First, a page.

After taking the HoloLens “mixed-reality” headset around the country to demo to eager developers, Microsoft is opening the doors to a much richer experience: a showroom, secreted on the fifth floor of Microsoft’s Fifth Avenue flagship store in New York, where developers can dabble with three versions of HoloLens in action. If you’re a developer interested in virtual reality, augmented reality, and interaction design in general, you should sign up now.
The three demos are, all at once, simple, short, and even a little primitive—and at the same time, totally eye opening. The three depict core use-cases of a holographic headset: using it to create virtual objects, à la Photoshop for the 3-D world; using it to display a holographic presentation, à la Powerpoint; and using it to play a holographic game—à la Xbox.
A short refresher on HoloLens: it’s a surprisingly comfortable, ergonomic, and well-designed headset that slips on with just a few quick adjustments. It has eye tracking and gesture sensing; it also projects hologram-like images onto the visor. In short, you can wander around the real world, seeing holograms that range from toolboxes to chat windows to spaceships placed all around you, albeit through a small portal.
Gaming is perhaps the most immediately fun of the three demos. You see virtual alien robots busting through the walls, and to evade attack, you bob and weave your way around the room. To fire your own laser canon, you use an Xbox controller.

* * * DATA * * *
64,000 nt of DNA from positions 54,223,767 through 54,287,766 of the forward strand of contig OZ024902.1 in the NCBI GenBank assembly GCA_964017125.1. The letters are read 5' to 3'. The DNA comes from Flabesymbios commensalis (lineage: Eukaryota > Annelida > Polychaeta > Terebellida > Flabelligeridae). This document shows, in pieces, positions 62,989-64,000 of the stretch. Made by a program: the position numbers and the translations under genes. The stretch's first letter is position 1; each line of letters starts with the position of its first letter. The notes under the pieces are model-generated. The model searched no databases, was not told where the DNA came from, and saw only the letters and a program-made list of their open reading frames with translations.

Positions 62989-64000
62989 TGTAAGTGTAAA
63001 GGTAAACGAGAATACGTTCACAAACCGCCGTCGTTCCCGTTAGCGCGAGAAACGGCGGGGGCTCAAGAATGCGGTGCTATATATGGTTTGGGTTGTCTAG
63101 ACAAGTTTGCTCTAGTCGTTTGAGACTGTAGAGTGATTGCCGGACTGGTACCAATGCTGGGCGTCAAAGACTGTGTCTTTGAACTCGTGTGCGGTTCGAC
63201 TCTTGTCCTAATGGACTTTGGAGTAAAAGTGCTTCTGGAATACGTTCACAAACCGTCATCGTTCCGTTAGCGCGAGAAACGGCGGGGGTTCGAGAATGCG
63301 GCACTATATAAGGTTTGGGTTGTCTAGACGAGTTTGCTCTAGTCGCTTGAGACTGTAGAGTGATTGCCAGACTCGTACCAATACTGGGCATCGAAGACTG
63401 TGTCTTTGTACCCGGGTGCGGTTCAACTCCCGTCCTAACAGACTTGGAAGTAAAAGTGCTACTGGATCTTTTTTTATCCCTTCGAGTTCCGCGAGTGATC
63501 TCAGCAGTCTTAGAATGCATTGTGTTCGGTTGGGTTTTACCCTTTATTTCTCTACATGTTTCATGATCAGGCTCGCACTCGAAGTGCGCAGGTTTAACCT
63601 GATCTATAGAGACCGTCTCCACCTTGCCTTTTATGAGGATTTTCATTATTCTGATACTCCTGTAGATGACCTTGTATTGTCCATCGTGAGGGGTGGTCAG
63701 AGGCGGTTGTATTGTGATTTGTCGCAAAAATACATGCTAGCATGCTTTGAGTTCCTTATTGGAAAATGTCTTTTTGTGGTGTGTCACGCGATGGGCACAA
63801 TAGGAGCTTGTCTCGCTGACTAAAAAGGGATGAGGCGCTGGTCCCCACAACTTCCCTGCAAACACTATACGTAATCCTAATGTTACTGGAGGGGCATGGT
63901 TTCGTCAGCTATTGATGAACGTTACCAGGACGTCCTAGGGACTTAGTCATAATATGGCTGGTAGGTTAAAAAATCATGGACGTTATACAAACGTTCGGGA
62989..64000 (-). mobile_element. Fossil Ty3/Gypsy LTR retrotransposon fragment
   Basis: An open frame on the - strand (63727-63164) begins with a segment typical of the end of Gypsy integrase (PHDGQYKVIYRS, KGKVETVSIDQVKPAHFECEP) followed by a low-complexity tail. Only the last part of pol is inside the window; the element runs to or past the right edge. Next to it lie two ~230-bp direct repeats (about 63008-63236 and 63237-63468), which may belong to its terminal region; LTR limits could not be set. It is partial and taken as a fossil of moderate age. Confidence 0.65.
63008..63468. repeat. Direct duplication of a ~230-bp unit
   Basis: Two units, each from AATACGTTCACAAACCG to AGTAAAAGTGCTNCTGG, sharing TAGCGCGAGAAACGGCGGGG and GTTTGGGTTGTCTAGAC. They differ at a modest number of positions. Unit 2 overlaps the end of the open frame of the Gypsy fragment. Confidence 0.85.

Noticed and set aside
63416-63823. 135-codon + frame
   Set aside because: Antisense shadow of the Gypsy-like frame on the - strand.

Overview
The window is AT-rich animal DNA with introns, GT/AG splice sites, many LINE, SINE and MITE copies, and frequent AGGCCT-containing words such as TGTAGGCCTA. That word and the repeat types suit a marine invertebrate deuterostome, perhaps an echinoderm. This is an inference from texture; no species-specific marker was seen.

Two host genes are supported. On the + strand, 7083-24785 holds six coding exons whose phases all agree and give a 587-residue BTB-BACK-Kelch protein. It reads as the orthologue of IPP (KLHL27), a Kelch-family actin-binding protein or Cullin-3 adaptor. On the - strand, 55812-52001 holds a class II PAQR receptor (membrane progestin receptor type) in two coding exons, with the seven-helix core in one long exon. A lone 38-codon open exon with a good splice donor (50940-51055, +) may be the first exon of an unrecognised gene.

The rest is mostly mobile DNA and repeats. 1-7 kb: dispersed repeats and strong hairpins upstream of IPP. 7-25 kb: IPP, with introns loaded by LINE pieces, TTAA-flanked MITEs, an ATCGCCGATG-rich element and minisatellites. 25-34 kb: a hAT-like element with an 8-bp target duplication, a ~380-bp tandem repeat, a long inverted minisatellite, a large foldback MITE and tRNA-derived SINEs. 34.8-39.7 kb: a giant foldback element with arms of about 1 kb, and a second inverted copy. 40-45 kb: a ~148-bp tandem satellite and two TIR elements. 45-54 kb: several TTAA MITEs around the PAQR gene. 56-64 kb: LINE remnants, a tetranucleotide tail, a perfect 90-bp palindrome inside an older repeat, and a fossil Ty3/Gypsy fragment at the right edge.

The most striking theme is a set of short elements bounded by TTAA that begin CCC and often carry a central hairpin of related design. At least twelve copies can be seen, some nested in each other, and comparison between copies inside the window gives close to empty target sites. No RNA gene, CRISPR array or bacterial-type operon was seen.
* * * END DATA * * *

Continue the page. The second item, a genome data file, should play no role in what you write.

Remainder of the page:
Other demos are more consequential. In the presentation demo, you see a hologram of a watch, which explodes into many layers, exposing its constituent parts. In the creation demo, you can wander around a cartoonish reef. Gaze at a fish, and it can be cut-and-pasted, scattering piscine clones into an ocean around you.
Okay, Great! What’s All This For?
Unless you’ve really been immersed in the whole emerging augmented reality/virtual reality space, you’re probably wondering what the big deal is. You might even be thinking Microsoft has HoloLens, Facebook has Oculus, and Google’s funding the Magic Leap—so that means all these guys are gonna duke it out with each other over who gets the right to put a computer on our faces?
Yes and no. The Oculus is a far more all-consuming device than the HoloLens. Strap on a full-immersion headset like the Oculus and the experience is—to use current virtual reality parlance—extremely present. When an arrow flies at you in VR land, you can’t help but duck because holy crap there’s an arrow flying at you.
Yet Microsoft, like a would-be presidential nominee enmeshed in a chaotic primary, is stridently trying to point out some subtle, perhaps decisive differences between HoloLens and Oculus. And they have a point. Oculus and other full-immersion headsets are solitary, personal experiences. You strap it on, and you’re in another world, without much sense about what the people around you are doing. Full immersion makes a lot of sense for anything you do on your computer solitary: Playing Call of Duty or watching a movie.
For more social applications—giving a presentation or showing someone how to fix a busted faucet—you have to see what someone else is looking at. You have to share an environment in real time, with no lag. Microsoft argues that while HoloLens isn’t as immersive as Oculus, it’s also not meant to be. HoloLens is additive—reality plus. Medical students could be guided through a medical procedure, while their professor monitors exactly what they’re seeing. (Case Western is working on this now.) Product teams could build a jet engine by manipulating a virtual replica, giving detailed feedback and minimizing the need for multiple, iterative prototypes. (Adobe is working on this now.)
The Main Problems You Notice